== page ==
Date of Award
Doctor of Philosophy
Carolyn E. Cutrona
Is drinking among college women a relatively harmless phase, or does it point to longer-term problems? A sample of women (N = 149) from a large Midwestern university were surveyed about their alcohol use one year after they first completed an alcohol questionnaire. Approximately half of the sample (N = 70) were identified as alcohol abusers at Time 1, and the other half of the sample (N = 79) served as a control group. The two groups were compared on the average number of drinking occasions, average amount of alcohol consumed, number of binge drinking occasions in the last two weeks, and number of negative consequences related to their drinking. The groups differed significantly on all of these variables, with the abuse group drinking more, more often, and bingeing more than the control group. The abuse group also incurred a higher number of negative consequences related to their drinking (i.e., overdosing on alcohol, feeling more depressed or anxious after drinking, being raped, having unprotected sex, missing class, and legal trouble) relative to the control group. There was also evidence to suggest that women in the abuse group relied on alcohol more for social lubrication and/or self-medication purposes than the control group did.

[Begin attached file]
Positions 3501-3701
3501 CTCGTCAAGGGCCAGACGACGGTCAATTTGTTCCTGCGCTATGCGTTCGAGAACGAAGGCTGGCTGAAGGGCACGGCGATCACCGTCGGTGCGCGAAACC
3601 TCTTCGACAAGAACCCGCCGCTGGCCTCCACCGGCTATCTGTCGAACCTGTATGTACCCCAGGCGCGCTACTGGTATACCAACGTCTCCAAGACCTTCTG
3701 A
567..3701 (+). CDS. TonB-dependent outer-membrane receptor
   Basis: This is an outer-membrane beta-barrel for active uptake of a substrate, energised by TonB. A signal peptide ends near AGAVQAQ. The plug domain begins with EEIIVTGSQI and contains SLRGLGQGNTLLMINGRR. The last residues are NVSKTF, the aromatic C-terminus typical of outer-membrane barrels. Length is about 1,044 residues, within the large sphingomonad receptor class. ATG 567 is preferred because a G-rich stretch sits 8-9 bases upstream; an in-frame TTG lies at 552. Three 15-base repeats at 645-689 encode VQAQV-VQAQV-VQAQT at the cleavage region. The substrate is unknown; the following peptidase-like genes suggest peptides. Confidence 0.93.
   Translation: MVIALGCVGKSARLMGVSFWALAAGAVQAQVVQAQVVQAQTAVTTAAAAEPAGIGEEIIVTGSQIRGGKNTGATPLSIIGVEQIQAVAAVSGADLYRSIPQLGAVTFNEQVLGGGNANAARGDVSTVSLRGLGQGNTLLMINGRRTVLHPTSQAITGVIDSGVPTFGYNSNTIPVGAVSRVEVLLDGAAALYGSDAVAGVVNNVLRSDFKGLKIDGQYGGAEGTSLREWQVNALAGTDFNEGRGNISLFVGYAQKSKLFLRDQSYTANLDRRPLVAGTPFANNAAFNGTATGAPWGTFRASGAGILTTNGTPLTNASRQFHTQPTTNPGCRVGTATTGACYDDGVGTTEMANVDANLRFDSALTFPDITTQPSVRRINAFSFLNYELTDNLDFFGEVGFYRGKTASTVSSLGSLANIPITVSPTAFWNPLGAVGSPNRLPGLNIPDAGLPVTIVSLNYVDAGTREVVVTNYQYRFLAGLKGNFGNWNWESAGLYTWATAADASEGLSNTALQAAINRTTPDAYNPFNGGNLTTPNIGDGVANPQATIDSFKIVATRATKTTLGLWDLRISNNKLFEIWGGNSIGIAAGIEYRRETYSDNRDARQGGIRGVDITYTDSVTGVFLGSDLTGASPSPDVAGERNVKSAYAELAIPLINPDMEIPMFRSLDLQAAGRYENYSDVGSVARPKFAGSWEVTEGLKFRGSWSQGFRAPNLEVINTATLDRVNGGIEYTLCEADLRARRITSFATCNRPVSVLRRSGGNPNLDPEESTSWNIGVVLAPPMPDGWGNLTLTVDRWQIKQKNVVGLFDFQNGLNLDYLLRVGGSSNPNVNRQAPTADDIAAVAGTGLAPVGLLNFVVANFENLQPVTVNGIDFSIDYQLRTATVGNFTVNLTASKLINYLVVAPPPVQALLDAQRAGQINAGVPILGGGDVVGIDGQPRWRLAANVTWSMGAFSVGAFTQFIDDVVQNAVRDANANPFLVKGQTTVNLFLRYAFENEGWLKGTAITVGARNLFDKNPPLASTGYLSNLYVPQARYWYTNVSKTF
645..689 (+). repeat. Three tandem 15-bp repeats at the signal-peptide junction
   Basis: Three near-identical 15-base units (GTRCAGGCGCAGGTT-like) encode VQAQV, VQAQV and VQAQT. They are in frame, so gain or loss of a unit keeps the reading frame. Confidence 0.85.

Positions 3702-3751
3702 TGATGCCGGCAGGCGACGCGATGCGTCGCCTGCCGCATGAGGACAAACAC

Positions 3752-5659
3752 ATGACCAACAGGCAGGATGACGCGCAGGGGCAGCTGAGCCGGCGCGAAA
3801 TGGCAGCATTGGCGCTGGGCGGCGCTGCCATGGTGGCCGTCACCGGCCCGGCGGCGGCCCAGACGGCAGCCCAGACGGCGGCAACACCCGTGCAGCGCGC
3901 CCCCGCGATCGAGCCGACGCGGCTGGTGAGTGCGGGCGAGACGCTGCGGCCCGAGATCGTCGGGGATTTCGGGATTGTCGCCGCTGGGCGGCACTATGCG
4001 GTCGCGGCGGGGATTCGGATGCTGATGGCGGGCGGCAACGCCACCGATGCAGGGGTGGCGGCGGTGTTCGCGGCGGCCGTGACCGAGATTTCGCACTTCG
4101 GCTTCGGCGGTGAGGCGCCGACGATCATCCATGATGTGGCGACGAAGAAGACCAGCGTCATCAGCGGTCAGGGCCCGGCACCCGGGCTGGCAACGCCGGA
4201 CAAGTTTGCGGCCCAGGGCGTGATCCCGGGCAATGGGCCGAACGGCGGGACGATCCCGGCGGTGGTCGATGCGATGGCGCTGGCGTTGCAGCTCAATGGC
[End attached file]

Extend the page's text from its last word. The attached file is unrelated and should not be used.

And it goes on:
Digital Repository @ Iowa State University, http://lib.dr.iastate.edu/
Jennifer Lynne Miller
Miller, Jennifer Lynne, "Alcohol use and abuse among college women: A one-year follow-up study " (2000). Retrospective Theses and Dissertations. 12708.